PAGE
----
Quotation by V.S. Pritchett

The only serious rival to Pepys is Boswell, but Boswell is a snail without a shell. He trails through life unhoused and exclamatory, whereas Pepys is housed and sotto voce. Boswell is confessional before anything else, whereas, though he too tells all, Pepys is not; he records for the sensual pleasure of record. Boswell adores his damned soul to the point of tears and is in shameless, ramshackle pursuit of father-figures who will offer salvation. Unlike Pepys, he has above all a conceit of his own peculiar genius. Pepys has no notion of genius. Where Pepys is an eager careerist, struck by the wonder of it, Boswell has no career; he has only a carousel, and it is odd that the careerist has a more genuine sense of pleasure than the Calvinist libertine.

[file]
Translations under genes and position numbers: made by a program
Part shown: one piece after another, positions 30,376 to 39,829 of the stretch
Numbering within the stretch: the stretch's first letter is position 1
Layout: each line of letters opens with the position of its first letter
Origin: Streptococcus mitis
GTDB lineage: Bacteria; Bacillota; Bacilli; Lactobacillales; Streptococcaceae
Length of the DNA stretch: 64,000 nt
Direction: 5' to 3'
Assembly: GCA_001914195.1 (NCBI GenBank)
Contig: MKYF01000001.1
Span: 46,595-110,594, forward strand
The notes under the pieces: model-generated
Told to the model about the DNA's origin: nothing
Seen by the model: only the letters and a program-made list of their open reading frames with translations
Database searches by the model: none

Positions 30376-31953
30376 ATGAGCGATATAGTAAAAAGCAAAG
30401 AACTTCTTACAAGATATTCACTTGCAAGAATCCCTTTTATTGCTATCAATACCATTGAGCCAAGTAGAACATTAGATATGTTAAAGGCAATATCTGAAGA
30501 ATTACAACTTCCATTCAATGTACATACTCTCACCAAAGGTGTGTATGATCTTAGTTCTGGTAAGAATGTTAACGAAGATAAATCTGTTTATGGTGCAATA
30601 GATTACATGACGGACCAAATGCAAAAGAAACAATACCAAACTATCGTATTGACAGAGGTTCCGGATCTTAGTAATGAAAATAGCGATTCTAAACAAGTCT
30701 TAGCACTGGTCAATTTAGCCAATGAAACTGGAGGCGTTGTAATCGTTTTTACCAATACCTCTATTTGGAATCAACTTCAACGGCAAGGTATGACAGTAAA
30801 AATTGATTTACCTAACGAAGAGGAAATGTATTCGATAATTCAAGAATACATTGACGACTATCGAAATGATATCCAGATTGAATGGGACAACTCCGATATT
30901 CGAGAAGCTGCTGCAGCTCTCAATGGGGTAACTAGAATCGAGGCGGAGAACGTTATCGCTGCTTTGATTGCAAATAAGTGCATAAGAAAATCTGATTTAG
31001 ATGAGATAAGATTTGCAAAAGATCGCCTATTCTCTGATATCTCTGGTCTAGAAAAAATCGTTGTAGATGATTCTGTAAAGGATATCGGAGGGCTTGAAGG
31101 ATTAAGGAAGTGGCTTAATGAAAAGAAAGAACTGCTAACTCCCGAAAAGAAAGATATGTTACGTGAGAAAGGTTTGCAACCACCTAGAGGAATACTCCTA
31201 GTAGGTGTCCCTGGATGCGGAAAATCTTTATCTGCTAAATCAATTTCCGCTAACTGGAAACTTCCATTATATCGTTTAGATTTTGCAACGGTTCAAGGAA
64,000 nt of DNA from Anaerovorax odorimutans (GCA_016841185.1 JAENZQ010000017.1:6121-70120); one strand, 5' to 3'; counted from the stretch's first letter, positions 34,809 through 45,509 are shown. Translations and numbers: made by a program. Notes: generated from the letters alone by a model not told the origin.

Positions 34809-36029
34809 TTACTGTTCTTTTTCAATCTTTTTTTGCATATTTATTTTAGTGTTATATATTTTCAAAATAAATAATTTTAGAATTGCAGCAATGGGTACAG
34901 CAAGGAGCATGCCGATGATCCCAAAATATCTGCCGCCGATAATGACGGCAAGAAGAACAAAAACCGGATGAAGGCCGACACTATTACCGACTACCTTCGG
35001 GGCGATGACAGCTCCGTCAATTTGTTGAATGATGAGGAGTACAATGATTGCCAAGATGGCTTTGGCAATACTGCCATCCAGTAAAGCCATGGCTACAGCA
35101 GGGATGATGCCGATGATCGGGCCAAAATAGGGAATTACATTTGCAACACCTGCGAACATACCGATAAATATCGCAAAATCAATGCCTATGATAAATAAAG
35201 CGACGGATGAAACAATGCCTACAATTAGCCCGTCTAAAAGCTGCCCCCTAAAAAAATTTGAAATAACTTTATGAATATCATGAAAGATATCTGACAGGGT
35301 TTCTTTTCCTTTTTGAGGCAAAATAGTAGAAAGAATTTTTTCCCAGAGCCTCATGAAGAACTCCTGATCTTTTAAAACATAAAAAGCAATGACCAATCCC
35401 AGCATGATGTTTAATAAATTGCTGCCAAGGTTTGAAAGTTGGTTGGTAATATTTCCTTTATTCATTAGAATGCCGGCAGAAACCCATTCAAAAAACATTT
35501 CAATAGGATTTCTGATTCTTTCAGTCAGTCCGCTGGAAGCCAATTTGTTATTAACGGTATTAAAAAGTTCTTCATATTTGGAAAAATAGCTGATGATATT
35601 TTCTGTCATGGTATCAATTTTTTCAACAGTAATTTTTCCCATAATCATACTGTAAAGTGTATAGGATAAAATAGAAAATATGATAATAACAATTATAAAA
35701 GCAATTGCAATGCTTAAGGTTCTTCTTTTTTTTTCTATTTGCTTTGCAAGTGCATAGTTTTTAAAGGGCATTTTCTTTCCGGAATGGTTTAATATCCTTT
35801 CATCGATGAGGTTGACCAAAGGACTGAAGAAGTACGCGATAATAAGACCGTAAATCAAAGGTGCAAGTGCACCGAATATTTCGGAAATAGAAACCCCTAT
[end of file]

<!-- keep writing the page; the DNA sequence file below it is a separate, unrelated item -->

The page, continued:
V.S. (Victor Sawdon) Pritchett (b. 1900), British author, critic. "The Great Snail," Complete Collected Essays, Random House (1991).
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